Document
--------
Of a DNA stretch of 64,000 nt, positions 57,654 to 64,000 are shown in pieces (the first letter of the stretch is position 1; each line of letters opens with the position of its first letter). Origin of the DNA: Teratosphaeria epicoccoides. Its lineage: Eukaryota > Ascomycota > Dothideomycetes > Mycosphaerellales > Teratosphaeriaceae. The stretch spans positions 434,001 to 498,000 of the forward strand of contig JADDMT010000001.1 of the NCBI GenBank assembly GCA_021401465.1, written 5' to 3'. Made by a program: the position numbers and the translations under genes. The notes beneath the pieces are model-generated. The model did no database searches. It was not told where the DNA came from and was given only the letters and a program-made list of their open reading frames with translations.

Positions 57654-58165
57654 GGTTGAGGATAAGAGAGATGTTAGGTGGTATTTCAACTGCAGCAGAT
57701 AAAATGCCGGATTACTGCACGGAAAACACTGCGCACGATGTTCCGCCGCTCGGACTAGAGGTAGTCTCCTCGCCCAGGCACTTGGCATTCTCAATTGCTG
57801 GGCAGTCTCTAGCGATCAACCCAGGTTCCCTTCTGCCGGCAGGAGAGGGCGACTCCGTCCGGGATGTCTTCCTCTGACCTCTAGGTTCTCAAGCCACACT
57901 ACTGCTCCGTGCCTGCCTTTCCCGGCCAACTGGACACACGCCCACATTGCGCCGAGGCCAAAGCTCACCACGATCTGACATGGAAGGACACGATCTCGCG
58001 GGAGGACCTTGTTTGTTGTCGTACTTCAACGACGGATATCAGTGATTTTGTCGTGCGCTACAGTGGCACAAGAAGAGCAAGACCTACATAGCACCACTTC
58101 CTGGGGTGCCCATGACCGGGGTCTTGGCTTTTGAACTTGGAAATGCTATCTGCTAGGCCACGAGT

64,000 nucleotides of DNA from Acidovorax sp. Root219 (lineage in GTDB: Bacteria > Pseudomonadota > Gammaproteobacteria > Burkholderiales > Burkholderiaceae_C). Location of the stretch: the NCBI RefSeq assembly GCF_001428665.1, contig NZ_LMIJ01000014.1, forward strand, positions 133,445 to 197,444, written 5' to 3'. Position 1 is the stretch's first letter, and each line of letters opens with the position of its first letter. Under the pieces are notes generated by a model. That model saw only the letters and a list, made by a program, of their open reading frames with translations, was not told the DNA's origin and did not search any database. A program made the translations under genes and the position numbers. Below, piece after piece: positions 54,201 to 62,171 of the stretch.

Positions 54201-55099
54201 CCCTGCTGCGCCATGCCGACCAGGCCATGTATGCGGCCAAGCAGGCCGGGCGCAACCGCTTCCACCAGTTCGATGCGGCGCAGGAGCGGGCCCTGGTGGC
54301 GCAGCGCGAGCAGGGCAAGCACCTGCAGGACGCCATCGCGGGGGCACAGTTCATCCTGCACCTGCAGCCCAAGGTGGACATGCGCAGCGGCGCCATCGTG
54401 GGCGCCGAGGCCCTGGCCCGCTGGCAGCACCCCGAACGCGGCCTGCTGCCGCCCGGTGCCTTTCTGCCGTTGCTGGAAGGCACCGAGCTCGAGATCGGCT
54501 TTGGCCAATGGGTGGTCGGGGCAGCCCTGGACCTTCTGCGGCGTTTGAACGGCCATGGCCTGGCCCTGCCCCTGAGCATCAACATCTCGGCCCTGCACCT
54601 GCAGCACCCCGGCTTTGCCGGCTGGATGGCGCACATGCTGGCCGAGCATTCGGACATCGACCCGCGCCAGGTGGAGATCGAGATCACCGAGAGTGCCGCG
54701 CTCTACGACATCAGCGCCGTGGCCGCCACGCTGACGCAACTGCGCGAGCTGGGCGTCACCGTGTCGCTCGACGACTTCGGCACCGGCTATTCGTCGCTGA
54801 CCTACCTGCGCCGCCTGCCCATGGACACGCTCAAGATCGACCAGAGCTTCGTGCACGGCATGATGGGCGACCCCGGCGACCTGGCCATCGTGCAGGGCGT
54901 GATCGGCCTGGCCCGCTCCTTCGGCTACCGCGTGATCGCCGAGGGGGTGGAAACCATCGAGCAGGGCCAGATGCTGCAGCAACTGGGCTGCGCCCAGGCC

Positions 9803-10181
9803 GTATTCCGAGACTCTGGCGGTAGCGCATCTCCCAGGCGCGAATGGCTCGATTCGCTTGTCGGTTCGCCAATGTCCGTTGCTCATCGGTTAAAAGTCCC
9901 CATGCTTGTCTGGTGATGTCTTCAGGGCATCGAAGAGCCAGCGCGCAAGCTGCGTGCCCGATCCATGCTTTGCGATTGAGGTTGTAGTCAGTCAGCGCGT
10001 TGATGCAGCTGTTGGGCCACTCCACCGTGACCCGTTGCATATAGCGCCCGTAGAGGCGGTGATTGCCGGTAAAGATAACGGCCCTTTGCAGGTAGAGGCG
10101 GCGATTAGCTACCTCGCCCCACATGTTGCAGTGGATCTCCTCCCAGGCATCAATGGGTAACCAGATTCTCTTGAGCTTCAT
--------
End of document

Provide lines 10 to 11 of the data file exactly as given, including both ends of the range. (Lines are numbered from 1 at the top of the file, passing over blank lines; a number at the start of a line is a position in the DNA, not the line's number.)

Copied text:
Positions 54201-55099
54201 CCCTGCTGCGCCATGCCGACCAGGCCATGTATGCGGCCAAGCAGGCCGGGCGCAACCGCTTCCACCAGTTCGATGCGGCGCAGGAGCGGGCCCTGGTGGC